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From Politico´s transcript:
Geithner ... The reason why [recovery]'s slower, Charlie, than we'd like is -- fundamentally goes back to the causes of the crisis. You know, you had a crisis caused by the fact that as an economy we were living way beyond our means. People were borrowing more than they could afford. They were spending more than they earned, and you had this huge growth and leverage in the financial sector. And when you have a recession, a crisis caused by that, it takes more time to dig out of it. And the things that are causing growth to feel slower now, to seem slower, weaker now, are fundamental to the process of healing. We see weakness in it, people are concerned by weakness in it, but it's really about future strength, because as the American people repair their balance sheets, as save more of a share of their income, as they reduce their debt outstanding, that'll make us stronger in the future. In the short term, it means growth is slower than we'd like, but it's fundamentally healthy for us. And we are, in my judgment, Charlie, a substantial way through the process of healing, of fixing the things that were broken, you know, the financial sector much less leveraged, we've had a traumatic huge adjustment in house prices, real estate prices across the country, and private savings rates are already increased quite significantly. So those things are really important for future growth and they're encouraging, but they do mean that we're not growing as fast as we'd like, and I think Washington's got more work to do to try to provide some support for the economy.

Charlie Rose: You're encouraging banks to declare a moratorium on foreclosures?

Tim Geithner: No, I wouldn't say it that way. I think that you know what you're seeing in housing still now is a national tragedy, still very, very difficult. You know, again, this was a crisis caused by a lot of people were taken advantage of, a lot of people were too optimistic about what they could afford in terms of a house, lot of people were speculating in real estate, and a lot of innocent victims got caught up in the consequences of those basic mistakes. You saw, you know, the nation's largest banks that ran these servicing businesses, not invest anything like what they needed to, to run that business effectively in a downturn like that. And you're seeing the consequences of all those mistakes play out still across the American economy. Now, you've seen some banks suspend temporarily the foreclosure process so they can just make sure that they're not causing any injustice to the borrowers and that's very important for that to happen. And we're going to --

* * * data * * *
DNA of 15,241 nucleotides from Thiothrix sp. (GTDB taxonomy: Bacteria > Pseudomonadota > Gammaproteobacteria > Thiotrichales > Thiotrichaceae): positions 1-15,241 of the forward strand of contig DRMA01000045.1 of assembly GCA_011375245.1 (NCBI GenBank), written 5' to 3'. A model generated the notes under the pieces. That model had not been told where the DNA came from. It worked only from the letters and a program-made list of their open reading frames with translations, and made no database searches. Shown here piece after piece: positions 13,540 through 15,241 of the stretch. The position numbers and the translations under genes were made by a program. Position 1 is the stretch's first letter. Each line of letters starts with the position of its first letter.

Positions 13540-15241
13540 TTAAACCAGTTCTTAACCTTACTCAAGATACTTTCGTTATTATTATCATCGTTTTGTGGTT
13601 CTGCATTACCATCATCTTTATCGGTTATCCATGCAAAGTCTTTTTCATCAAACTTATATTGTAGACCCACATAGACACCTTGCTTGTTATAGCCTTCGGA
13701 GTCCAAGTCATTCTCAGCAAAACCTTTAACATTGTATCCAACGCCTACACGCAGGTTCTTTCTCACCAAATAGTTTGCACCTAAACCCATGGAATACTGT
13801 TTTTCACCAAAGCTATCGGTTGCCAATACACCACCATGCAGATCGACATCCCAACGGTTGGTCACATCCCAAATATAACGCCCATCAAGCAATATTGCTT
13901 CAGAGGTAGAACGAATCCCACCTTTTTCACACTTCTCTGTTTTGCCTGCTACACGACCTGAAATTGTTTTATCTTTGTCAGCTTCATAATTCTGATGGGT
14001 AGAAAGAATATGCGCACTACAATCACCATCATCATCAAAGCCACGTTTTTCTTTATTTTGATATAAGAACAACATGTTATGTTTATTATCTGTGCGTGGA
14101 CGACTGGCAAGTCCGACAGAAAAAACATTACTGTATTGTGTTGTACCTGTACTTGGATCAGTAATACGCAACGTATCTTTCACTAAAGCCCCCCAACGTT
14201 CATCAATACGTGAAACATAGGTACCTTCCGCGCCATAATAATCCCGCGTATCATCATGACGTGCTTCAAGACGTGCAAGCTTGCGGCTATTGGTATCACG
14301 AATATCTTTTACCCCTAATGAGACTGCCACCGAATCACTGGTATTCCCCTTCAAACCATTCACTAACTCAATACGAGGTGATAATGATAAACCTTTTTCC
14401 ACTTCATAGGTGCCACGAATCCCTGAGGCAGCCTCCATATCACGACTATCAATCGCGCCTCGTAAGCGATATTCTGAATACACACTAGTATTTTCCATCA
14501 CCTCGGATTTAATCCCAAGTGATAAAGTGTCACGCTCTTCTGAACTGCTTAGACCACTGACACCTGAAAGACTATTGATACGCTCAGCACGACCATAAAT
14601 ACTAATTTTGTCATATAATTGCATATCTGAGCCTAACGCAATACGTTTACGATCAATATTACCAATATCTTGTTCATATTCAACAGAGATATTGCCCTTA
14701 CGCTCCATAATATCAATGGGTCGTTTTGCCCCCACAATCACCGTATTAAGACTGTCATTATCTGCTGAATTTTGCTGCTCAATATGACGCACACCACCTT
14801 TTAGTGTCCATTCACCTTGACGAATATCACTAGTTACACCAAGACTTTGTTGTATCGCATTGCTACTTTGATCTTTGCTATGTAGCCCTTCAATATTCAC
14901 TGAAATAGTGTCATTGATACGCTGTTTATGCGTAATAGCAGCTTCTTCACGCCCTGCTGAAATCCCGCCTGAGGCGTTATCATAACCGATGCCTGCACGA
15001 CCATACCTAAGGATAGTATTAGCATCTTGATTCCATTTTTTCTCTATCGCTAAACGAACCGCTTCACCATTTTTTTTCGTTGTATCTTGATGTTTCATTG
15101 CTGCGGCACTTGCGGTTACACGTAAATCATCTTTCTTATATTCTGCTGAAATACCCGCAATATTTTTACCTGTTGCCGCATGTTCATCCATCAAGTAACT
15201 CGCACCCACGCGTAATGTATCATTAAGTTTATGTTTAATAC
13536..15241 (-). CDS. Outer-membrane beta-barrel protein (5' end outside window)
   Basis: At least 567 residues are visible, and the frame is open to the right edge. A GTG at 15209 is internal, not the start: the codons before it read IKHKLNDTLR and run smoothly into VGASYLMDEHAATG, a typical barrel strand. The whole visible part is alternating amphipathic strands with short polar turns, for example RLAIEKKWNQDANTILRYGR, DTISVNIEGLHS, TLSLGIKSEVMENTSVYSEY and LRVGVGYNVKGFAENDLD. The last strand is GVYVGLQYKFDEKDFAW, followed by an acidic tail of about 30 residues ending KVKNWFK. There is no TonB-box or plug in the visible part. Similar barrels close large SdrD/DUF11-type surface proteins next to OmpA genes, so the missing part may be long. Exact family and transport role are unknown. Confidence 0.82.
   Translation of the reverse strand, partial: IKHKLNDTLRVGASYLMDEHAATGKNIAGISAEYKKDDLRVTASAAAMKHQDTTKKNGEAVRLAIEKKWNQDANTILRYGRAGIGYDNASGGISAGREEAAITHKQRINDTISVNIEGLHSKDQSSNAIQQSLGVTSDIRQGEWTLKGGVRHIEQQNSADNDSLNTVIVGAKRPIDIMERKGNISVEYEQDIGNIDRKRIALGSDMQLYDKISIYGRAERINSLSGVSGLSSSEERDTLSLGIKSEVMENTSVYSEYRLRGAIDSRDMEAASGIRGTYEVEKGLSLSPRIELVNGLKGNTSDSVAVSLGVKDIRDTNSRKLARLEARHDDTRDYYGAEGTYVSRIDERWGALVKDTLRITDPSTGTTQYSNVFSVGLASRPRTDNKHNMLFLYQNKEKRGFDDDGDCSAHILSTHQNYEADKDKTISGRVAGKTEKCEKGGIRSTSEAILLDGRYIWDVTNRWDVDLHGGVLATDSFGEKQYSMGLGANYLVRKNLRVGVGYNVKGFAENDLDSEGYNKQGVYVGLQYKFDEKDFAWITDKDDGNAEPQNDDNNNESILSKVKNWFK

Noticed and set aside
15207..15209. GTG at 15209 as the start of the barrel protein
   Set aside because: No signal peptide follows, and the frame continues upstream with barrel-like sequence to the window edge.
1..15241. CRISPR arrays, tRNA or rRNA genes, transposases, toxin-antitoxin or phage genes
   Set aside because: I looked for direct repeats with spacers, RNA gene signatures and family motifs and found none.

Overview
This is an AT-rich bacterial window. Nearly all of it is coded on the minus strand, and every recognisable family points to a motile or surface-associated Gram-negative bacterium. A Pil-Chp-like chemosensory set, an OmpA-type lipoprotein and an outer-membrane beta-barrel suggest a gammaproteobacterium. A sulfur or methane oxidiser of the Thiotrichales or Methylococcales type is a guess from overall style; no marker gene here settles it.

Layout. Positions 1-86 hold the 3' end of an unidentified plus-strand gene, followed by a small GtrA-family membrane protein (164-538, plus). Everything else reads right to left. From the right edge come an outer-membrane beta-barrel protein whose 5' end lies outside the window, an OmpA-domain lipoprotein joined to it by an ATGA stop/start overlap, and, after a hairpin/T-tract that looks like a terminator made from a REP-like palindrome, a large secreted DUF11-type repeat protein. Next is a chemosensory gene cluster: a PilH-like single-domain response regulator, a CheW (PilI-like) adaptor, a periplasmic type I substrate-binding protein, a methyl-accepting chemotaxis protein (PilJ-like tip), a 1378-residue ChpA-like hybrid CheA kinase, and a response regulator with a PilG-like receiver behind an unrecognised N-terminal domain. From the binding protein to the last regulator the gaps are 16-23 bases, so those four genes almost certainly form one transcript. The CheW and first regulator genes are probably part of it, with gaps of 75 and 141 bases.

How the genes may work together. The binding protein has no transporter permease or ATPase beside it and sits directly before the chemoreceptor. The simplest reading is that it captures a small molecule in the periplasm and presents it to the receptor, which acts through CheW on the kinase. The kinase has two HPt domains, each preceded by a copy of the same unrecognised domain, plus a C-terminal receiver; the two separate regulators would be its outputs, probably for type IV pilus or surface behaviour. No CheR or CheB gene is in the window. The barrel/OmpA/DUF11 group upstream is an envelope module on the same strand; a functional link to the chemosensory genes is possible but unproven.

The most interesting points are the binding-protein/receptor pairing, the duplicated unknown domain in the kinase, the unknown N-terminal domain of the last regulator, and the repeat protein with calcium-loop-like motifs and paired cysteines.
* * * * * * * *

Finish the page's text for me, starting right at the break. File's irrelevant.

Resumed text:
Charlie Rose: So you're pleased to see that happen.

Tim Geithner: I think where that's happening again the suspension is to make sure they're not causing any injustice is very important, but I think it's important to recognize, Charlie, that if you -- a national moratorium would be very damaging to exactly the kind of people we're trying to protect, because the consequence of that would be in neighborhoods that have been most affected by the foreclosure crisis, where you see lots of houses on the block empty, unoccupied, what it means is those communities will be living longer with houses unoccupied, with more pressure on their house price with the people still in their houses. That would be very damaging, and so again we want to make sure we're holding these services accountable, that they're not causing any injustice to people who can afford to stay in their home, and we're going to make sure we're careful in doing that. But we also want to make sure that we're not going to make the problem worse.

By laying out pros and cons we risk inducing people to join the debate, and losing control of a process that only we fully understand. - Alan Greenspan
by Migeru (migeru at eurotrib dot com) on Fri Oct 15th, 2010 at 04:45:18 AM EST
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